Found less than 10 miles off the coast of the Yucatan Peninsula in Mexico is the island of Cozumel. Also known as the Island of Swallows, this island has gained a reasonable amount of popularity recently as a great diving destination. It has everything you’ll want from a holiday getaway: great food, a thriving nightlife, hospitable people, white sandy beaches, and of course, dive spots in its pristine, warm waters that can rival the world’s best.
Scuba diving Cozumel certainly is an experience to remember but making the most out of your diving holiday requires you to know when the best time it is to dive there.
To help you find that elusive sweet spot, we’ve listed down the things you need to watch out for so you can decide when the best time is for scuba diving Cozumel.
The Diving High Season
Source: SCUBA Cozumel 2020
Scuba diving Cozumel anywhere between May and November ensures that the dive spots, and all the tourist spots in general, are less crowded. It is worthy to note, however, that hurricane season in this part of the world begins in August and lasts all the way until November, so if you don’t want your diving trip cancelled because of rough seas, it’s best to avoid these months.
The winter months, especially between December and April, are considered to be the most popular times to visit Cozumel and Mexico in general. Because Cozumel remains warm the entire year, people from all over the world congregate here to escape the cold in their respective countries. If you plan on scuba diving Cozumel during the winter months, you should consider booking your flights and accommodations early to get the best rates. Naturally, winter is also when Cozumel is most crowded.
Many believe that the best months to visit are between the months of May and September. You’ll get to enjoy less crowded dive spots, calmer waters and better visibility.
Source: Cozumel Dive Trip May 2017
Because of its tropical climate, Cozumel enjoys near-constant warm temperatures all throughout the year, even in the middle of winter, with water temperatures going from 78ºF to 83ºF. It gets a little cooler in the winter months between December and April, but not as much. The waters around the island and Mexico are generally calm, especially on its northeastern side, making it a perfect destination if you’re a beginner, though winter winds do tend to make the surrounding waters choppy.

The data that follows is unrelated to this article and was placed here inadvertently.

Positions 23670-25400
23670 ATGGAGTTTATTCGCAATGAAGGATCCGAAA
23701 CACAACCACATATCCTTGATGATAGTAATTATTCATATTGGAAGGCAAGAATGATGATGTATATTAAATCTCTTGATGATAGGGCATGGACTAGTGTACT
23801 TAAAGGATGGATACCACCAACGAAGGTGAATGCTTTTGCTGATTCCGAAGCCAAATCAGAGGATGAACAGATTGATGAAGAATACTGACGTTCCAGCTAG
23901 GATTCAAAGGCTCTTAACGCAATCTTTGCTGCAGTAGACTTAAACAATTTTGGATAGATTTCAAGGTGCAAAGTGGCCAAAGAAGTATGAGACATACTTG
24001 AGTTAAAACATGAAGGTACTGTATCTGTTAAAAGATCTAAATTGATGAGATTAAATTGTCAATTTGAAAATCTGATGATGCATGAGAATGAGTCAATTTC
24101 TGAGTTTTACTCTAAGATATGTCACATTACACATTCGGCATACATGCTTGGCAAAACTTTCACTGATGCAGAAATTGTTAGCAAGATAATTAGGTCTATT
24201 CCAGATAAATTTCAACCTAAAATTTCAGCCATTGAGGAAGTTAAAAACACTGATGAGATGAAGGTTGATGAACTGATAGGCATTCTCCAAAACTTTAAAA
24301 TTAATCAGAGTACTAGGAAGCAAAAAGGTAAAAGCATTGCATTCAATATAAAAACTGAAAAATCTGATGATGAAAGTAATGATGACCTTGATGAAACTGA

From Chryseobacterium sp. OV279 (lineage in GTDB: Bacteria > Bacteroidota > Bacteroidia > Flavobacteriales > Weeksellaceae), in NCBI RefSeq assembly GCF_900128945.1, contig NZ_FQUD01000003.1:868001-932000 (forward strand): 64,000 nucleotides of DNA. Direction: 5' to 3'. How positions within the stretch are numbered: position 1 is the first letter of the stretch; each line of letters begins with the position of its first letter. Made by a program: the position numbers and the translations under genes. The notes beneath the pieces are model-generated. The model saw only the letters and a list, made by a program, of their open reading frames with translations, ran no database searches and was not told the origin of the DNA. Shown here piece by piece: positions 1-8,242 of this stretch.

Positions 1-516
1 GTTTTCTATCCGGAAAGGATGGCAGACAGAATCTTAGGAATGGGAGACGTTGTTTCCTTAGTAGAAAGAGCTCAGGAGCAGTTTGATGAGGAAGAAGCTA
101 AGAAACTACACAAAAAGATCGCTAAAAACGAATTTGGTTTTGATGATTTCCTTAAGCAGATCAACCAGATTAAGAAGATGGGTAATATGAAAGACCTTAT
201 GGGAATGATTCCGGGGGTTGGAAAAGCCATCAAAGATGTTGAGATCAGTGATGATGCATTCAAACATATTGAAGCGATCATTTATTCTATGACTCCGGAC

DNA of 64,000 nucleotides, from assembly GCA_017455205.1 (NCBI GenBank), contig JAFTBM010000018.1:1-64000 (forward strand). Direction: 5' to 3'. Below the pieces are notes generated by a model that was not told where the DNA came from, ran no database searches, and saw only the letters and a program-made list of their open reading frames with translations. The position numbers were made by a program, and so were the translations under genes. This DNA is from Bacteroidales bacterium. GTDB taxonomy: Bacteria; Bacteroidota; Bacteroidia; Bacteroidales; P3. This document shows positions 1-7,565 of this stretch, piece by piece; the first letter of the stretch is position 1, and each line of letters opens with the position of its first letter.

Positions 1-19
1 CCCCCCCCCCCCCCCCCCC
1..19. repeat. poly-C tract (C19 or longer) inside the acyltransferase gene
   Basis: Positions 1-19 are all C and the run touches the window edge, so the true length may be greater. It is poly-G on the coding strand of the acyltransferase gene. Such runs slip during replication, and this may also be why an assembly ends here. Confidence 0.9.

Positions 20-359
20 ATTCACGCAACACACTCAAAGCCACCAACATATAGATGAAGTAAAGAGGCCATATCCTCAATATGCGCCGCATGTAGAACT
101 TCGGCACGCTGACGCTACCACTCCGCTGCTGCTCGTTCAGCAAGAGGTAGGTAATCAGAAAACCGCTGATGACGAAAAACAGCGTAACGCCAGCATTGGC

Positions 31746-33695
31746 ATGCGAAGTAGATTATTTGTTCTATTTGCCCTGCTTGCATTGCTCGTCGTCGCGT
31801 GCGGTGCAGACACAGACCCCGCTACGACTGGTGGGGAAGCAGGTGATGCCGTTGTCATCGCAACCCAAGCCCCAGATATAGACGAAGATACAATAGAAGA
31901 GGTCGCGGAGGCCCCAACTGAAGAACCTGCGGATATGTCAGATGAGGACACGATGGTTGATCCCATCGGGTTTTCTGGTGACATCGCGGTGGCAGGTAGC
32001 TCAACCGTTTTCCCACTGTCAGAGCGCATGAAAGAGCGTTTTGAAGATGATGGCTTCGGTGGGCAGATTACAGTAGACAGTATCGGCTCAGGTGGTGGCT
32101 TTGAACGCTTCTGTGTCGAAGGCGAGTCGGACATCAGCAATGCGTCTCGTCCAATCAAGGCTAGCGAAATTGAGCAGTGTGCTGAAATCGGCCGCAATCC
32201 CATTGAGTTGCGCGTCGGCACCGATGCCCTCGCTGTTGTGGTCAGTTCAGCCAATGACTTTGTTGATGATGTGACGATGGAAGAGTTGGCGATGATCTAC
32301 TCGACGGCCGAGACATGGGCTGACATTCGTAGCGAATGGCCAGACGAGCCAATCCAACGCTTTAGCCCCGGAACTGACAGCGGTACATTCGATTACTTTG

During the fall months, the waters begin to warm up to as high as 85ºF, but this is also a time when hurricanes are most frequent. The currents also get a bit choppy during the transition between seasons. To make the most out of your scuba diving Cozumel, it’s best to contact local dive coordinators to see if the conditions are just right for diving.
Cozumel has a rich diversity of marine wildlife, with as many as 500 species of fish congregating in its coral reefs, many of which are tropical species. Though many of these fishes can be seen throughout the year, one of Cozumel’s most popular attractions, the Bull Sharks, are more commonly seen between November and March. Eagle Rays are another common site when scuba diving Cozumel, with sightings of them being more common during the later summer months and early fall.
Sea turtles also visit the island every year, with each species having their own nesting seasons. Loggerhead turtles are more commonly seen between April and July, while the Green Turtles commonly visit the island between June to September. Turtle eggs tend to hatch 2 months after they are laid, so if you want to see baby turtles swimming about, or making their way to the beach, you can visit Cozumel at least 2 months after the turtles have had their nesting season.
Do note, however, that both these turtle species are endangered, so try not to bother them. Observe, but don’t touch.
Another rare animal that can be seen in Cozumel are the enigmatic whale sharks. They tend to migrate to the Yucatan Peninsula between May and September, right when the diving spots aren’t as crowded. This means that if you’re scuba diving Cozumel during this period, you might be lucky enough to have the whale sharks all by yourself.